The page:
Inside, she unslings her heavy bag and gasps, “Karen, you’re so dependable.  You never let us down!”  She’s wearing a writer’s costume tonight: tweedy coat over a tank top covered in graffiti, hair swept up in a messy bun held up by two ball-point pens, and cuffed jeans.  She doesn’t notice that her pale cleavage is pushing through the gaps between her buttons, that her body seems to be plotting a surprise debut.  She wipes her brow with a hand stained with the penmarks of what appears to be a grocery list.  “Isabella, that lipstick suits you perfectly.  I wish I could wear that shade of red.”  

Drew pulls out her notebook and a pen and flips through many pages to find one that’s empty.  If she put her writing into a category, shed’d place herself on the shelf full of cerebral understated dramas or with gothic settings.  She writes of unrequited love with a strong female lead.  She tends towards dense prose and obscure vocabulary and has a knack for historical detail.  Despite the Ph.D. in Literature and the fact that she just sold a screenplay, Drew is still not sure she belongs here at the head of the table, so she fiddles with her props (notebook, pen, hair) hoping they will make her look more believable.  

 Aidan, the hunky actor/waiter arrives, plops his large stack of paper on the table.  He sits beside Drew and takes a moment to arrange his beefy hamstrings on the hard chair before he flashes his nice teeth.  Aidan has been working on his adaptation of The Big Book of Superbowl  All-Star Stats and Stories for several years.  It’s titled Slam Down and this week they will read one of his epic all-male scenes which might go on for twenty or thirty pages without a word of dialogue.  Aidan and Drew have a little flirtation going.  After group two months ago they went to a sports bar, shared several rounds, and kissed athletically on the sidewalk before stumbling their separate ways, but now they pretend it never happened.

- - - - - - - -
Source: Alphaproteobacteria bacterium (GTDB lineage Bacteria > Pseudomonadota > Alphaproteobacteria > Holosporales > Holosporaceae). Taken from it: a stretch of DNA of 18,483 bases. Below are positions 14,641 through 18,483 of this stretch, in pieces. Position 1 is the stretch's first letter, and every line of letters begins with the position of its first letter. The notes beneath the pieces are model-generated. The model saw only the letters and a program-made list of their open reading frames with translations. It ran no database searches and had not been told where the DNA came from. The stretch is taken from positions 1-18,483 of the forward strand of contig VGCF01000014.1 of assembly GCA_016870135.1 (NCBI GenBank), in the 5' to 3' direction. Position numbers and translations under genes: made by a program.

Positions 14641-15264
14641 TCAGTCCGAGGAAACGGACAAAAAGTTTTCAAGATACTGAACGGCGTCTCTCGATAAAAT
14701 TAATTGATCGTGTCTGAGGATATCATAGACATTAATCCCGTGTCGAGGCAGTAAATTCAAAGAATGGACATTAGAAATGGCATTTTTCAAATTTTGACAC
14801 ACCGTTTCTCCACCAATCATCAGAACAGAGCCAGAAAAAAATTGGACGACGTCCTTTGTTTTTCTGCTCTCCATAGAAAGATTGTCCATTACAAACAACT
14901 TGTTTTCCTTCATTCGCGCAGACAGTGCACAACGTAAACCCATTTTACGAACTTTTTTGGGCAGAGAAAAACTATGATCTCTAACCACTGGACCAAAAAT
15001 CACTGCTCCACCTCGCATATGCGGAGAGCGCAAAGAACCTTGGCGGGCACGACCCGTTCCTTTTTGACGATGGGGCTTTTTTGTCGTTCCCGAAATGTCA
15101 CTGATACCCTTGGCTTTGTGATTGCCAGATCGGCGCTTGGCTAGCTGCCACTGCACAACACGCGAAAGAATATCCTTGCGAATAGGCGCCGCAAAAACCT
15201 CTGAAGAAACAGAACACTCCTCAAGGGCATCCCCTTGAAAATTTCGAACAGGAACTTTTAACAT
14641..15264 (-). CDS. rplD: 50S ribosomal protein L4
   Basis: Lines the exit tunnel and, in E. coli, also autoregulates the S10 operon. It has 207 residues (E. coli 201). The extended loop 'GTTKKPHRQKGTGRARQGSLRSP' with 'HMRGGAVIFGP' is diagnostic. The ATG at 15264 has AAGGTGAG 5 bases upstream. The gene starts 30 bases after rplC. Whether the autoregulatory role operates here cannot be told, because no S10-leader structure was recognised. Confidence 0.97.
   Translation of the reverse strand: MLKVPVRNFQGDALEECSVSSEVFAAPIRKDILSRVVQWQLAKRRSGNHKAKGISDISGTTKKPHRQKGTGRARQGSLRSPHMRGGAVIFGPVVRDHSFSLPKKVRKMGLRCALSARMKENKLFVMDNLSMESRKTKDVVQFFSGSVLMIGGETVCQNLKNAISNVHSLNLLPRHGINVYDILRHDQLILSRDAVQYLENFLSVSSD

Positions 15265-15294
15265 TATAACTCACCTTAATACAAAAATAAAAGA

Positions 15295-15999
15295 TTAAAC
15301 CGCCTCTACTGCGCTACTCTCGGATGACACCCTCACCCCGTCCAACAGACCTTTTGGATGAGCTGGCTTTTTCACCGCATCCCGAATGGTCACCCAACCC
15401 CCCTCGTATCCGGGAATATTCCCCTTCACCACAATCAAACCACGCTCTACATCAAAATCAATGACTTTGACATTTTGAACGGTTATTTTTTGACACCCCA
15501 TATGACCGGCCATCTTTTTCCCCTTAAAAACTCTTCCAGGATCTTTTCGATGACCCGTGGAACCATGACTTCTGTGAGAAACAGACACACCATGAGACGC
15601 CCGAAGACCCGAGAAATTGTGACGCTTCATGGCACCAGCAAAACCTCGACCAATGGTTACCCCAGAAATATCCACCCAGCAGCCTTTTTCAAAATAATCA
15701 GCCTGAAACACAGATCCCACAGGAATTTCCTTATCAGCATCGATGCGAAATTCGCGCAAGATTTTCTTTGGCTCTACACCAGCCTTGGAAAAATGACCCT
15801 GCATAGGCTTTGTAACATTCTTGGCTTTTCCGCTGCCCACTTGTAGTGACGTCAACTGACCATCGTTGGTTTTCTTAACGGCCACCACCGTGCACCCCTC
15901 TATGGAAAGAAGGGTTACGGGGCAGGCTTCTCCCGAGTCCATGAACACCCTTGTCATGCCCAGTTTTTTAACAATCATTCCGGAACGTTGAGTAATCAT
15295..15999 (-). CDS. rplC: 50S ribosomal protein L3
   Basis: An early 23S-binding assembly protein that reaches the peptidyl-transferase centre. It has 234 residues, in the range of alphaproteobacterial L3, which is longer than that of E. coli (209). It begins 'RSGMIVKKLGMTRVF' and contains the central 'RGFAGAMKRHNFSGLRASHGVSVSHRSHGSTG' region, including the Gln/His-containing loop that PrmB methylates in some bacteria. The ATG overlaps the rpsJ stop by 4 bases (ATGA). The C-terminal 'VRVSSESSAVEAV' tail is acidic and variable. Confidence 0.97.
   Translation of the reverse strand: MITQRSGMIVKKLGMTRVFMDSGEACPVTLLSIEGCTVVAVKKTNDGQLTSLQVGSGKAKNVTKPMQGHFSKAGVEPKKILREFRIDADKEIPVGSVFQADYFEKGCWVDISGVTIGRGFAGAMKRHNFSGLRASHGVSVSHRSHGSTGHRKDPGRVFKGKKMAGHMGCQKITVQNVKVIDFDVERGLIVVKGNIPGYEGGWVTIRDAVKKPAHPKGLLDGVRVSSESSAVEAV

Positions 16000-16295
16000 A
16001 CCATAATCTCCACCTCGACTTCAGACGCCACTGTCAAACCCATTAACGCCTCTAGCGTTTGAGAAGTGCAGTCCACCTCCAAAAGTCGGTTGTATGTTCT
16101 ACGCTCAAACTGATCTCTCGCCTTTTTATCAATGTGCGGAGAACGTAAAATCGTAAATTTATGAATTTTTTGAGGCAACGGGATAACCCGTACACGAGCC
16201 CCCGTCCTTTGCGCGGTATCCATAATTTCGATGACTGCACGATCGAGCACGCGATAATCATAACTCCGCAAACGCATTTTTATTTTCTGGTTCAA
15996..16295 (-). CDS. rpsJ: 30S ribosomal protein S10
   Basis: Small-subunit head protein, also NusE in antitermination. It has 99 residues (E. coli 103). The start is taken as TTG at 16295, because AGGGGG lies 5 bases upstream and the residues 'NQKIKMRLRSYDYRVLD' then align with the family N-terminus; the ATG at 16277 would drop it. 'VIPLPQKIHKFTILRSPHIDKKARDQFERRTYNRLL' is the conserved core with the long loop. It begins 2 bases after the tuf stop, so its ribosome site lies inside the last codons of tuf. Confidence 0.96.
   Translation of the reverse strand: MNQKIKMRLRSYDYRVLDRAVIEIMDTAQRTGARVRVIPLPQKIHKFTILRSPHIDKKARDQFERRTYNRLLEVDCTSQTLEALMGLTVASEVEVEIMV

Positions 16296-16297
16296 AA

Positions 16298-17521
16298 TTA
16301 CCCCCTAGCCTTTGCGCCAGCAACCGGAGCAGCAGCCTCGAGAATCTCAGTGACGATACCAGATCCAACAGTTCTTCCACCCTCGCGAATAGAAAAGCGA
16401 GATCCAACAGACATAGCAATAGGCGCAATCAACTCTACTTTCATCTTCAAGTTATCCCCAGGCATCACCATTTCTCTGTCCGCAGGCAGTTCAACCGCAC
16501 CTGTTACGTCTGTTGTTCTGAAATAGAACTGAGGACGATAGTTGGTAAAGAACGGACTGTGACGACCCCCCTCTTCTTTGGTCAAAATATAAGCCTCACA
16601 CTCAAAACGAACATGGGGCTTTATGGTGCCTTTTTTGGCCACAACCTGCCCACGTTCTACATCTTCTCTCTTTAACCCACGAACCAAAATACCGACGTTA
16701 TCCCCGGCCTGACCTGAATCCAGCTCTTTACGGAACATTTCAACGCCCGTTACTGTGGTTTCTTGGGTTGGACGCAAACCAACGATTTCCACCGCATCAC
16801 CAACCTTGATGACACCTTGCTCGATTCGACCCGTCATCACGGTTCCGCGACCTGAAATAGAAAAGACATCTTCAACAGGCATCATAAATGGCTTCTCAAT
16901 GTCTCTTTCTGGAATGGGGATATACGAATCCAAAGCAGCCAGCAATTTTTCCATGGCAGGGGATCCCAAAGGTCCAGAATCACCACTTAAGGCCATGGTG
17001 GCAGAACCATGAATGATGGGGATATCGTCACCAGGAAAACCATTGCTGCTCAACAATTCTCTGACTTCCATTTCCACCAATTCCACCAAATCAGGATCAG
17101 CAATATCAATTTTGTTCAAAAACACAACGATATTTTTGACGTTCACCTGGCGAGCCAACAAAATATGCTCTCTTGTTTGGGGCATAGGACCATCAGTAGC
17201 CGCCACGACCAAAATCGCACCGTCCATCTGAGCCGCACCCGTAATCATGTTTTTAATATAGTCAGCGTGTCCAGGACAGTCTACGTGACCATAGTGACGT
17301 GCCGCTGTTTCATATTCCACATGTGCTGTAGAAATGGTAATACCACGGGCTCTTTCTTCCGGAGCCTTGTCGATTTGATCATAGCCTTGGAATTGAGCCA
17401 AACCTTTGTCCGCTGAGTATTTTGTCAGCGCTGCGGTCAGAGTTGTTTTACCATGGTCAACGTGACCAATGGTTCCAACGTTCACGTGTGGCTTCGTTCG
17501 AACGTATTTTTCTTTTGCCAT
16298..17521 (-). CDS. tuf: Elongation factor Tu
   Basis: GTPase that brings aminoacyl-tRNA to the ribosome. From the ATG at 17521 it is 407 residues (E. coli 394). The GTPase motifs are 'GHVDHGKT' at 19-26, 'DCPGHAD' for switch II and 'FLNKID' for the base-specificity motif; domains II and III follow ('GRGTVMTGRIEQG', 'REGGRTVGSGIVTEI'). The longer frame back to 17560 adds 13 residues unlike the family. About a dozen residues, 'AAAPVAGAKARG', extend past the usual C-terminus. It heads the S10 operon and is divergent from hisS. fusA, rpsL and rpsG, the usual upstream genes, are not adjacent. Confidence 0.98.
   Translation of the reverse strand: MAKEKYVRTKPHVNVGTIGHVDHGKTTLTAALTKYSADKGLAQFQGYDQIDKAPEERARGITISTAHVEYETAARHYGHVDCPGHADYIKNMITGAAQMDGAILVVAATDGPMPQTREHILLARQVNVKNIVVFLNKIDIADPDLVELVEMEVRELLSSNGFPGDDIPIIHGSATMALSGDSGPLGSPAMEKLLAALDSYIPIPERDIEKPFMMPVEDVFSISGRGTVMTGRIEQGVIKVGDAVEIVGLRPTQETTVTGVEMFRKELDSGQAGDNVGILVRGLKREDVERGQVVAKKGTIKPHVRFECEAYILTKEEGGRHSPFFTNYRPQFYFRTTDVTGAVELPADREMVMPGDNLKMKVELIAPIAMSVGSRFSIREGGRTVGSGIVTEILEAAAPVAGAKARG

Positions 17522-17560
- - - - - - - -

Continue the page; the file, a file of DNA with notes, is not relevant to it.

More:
Drew smiles at his bicep.  “We have a small group this week, huh?” 

 He looks at her. “Yeah.  It’s the Oscars.”  

“Oh.  You mean the Oscars are on tonight?” 

Aiden blinks. “Um, yeah.”  He turns to the others.  “You all know that we’re missing the Oscars, right?  I mean, how the fuck did we find parking?  I would have stayed home to watch if it wasn’t my turn to share.”  From the side, his brow juts out for a slightly Cro-Magnon profile.  Drew wonders if he could have it fixed.  

While other group members arrive, Aidan passes out copies of his scene and they all settle down to read:  



It is high noon.  The air is crisp and the Astroturf is green as a dollar bill.  It is hot enough to fry an egg.  

Close up on Nick’s face: beads of sweat have formed on his forehead, his eyes are squinting.  He is very tan.  He is wearing a tight white t shirt. 

Camera cuts to a shot of the sun:  it is big and yellow….